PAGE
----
Murray Polner: Review of Dale Maharidge’s “Bringing Mulligan Home: The Other Side of the Good War” (Public Affairs, 2013)tags: World War II, Murray Polner, oral history, Dale Maharidge, Bringin Mulligan Home, Marines, PTSD
Murray Polner, a regular HNN book reviewer, wrote No Victory Parades: The Return of the Vietnam Veteran and When Can We Come Home, about Vietnam War resisters.
Ten years ago Tad Bartimus wrote War Torn: Stories of War from the Women Reporters Who Covered Vietnam and the effect that war had on its participants. She had reported from Vietnam but was also assigned to cover an R&R reunion in Hawaii of Vietnam combat troops and their wives. "I expected to find happy, vacationing couples reuniting" but instead she watched "traumatized men and distraught women," the soldiers crying "as their stricken wives sat beside them, unable to comprehend what had transformed the boys they’d married into these grim-faced soldiers returning to war." It has never been any different, as Dale Maharidge discovered.
From an early age Dale Maharidge knew that his father Steve, a Marine veteran of the battles of Guam and Okinawa, was different from other fathers. Often inscrutable, he was given to sudden eruptions of anger (once striking his mother), drank heavily and would be silent for long periods of time, so unlike the young man who went to war, his family said. And then there was a photo of himself and a marine named Mulligan, which his father always kept near him. One day, after staring at the photo his son heard him scream, "They said I killed him! But it wasn’t my fault!"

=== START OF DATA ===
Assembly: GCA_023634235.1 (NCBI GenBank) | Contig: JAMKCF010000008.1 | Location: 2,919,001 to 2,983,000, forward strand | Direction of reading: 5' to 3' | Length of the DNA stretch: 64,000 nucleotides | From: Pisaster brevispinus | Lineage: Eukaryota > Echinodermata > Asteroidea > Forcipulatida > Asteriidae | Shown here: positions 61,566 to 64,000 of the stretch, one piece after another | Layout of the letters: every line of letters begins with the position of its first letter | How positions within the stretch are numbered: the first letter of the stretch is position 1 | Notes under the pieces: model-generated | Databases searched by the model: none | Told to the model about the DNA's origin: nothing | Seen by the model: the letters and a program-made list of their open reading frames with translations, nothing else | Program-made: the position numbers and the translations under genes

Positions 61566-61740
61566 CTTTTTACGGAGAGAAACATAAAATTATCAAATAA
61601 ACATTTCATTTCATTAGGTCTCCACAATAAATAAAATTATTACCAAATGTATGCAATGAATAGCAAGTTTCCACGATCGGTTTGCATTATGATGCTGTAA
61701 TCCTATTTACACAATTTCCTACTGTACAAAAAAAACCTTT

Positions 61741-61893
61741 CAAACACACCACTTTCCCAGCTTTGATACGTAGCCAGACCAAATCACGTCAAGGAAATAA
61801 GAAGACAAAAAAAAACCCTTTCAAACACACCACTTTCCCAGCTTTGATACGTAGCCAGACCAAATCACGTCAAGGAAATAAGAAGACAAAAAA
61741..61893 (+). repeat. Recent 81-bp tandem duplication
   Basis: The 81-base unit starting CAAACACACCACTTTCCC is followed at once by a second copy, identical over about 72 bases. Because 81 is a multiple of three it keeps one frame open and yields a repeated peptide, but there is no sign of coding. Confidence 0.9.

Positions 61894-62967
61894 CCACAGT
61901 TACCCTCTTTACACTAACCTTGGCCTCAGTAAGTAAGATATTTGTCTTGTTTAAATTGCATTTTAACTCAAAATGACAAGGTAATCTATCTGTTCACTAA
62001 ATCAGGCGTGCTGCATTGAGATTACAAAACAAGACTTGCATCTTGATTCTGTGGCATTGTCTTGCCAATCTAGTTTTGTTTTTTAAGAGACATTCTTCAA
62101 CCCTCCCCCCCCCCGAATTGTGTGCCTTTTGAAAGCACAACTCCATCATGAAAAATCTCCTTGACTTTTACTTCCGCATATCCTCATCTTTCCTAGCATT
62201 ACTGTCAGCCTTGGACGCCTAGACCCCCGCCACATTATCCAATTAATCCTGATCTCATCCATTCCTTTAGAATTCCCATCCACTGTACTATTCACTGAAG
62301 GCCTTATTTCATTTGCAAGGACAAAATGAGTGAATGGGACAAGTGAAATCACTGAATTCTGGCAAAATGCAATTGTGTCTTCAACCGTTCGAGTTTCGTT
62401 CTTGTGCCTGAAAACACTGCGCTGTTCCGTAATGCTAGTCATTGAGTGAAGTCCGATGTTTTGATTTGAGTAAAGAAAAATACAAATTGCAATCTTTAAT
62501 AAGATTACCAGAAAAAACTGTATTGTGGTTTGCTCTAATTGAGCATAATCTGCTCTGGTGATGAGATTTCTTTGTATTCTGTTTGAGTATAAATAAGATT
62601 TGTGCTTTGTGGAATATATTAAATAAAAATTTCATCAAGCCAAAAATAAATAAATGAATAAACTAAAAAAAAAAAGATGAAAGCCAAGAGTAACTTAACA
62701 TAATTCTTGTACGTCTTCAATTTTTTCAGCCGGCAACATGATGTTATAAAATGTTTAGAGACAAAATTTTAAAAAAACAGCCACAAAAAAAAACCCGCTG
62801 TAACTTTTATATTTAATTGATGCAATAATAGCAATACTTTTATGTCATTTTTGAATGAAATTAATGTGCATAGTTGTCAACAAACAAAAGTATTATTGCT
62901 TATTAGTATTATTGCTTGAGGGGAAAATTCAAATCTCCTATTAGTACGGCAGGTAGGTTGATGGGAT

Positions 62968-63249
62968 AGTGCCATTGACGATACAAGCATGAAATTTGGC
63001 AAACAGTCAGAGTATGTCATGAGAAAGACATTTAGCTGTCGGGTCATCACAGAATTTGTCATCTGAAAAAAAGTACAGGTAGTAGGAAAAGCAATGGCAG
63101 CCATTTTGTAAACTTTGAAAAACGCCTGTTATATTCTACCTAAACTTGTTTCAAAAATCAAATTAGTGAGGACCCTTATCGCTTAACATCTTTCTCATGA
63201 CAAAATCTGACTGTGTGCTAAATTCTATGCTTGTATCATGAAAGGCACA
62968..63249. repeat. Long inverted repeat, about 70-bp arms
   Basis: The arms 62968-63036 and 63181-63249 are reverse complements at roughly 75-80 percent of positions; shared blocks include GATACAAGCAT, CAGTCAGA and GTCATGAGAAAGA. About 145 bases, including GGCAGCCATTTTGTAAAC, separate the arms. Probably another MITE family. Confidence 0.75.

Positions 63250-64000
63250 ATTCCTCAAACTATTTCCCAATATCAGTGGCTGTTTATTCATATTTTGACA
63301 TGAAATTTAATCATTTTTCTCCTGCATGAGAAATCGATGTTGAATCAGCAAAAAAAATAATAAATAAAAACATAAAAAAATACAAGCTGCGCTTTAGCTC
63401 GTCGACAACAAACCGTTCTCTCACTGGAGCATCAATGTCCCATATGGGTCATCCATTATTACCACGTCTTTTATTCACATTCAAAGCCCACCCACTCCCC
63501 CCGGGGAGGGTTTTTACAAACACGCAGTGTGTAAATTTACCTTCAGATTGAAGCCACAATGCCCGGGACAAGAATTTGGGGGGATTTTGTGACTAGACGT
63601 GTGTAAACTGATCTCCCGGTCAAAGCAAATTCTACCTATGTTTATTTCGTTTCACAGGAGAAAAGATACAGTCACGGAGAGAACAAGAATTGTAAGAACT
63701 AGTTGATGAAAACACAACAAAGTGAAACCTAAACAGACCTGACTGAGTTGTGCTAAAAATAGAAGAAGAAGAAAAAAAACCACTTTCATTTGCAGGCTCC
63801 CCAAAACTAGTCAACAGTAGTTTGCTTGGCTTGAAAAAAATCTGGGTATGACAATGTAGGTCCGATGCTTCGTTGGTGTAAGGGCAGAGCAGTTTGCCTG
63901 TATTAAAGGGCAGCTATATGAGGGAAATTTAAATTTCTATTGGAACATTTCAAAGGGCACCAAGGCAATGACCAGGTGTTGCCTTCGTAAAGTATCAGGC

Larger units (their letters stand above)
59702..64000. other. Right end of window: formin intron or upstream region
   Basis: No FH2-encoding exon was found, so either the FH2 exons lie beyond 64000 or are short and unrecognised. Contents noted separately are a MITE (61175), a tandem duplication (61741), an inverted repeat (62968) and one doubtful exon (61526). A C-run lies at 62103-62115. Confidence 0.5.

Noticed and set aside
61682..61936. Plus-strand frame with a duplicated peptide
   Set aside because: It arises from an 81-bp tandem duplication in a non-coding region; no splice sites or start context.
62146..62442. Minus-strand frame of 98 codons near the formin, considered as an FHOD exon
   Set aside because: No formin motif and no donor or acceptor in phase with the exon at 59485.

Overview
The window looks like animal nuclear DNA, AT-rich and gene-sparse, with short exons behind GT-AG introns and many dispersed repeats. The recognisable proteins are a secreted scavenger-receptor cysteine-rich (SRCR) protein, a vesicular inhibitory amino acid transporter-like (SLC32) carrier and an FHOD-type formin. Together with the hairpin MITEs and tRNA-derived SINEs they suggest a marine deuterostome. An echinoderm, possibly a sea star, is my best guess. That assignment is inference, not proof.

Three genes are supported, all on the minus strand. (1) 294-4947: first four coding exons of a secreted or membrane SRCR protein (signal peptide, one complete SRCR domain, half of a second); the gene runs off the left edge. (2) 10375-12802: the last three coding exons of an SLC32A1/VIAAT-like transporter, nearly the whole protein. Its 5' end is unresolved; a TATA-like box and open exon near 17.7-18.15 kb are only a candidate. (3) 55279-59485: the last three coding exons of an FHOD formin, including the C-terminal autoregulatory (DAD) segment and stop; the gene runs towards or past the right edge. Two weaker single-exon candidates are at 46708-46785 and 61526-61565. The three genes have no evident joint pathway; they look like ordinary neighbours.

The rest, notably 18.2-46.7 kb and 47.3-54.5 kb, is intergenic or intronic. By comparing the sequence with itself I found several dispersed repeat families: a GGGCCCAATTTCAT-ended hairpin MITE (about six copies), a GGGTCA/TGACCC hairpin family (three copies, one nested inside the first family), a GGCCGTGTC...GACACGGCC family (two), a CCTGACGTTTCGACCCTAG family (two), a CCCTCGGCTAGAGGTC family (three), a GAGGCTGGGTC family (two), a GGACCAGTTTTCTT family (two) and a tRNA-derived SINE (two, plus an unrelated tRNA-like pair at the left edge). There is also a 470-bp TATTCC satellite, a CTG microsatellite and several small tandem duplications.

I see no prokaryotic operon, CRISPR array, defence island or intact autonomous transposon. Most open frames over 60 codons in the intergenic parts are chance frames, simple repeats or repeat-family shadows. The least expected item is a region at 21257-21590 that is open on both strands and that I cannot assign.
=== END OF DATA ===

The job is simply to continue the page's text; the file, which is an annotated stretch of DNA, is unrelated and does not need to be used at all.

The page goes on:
Maharidge, who teaches at Columbia University’s Graduate School of Journalism, set out to understand what had happened and why it had so changed his father in this engrossing, probing and painful memoir and "what occurred after the men came home. Many families lived with the returned demons and physical afflictions. A lot of us grew up dealing with collateral damage from that war -- our fathers," he writes. And so he began a twelve year journey to unravel his family’s mystery, inevitably involving other aging ex-Marines, a journey which led him to track down and interview twenty-nine former members of his father’s platoon, Love Company, of the 3rd Battalion, 22nd Marine Regiment, 6th Marine Division, men who had rarely spoken about the war after their discharge.
What started as a personal fixation with a photo of his father and a dead Marine inescapably led him to a discovery of the real nature of the war’s impact. What he uncovered barely resembled the party line of the war’s home front cheerleaders and the subsequent flow of commercialized hyperbole about the "greatest generation."
What he learned was that blast concussions had damaged his father’s brain and that post-WWII medical and psychiatric treatment for veterans was not as extensive as it is today; in fact his father was never treated for his brain injuries. Fenton Grahnert, a former Marine, told Maharidge that despite the GI Bill, "they turned on us -- eight and a half, nine million people loose from the military in WWII ... with not a ... penny of psychiatry help or nothing. You was on your own." He learned too that the Pacific War as recounted by the aging veterans he interviewed were filled with atrocities, each side slaughtering the other’s captives. No Japanese prisoners were taken on Guam, one veteran told him. (Which is not actually true -- 485 Japanese POWs were taken on Guam... from a garrison of 22,000. By comparison, over 230,000 German and Italian prisoners were taken at the end of the Tunisian campaign in North Africa in 1943). Not many prisoners were taken alive on other Pacific islands.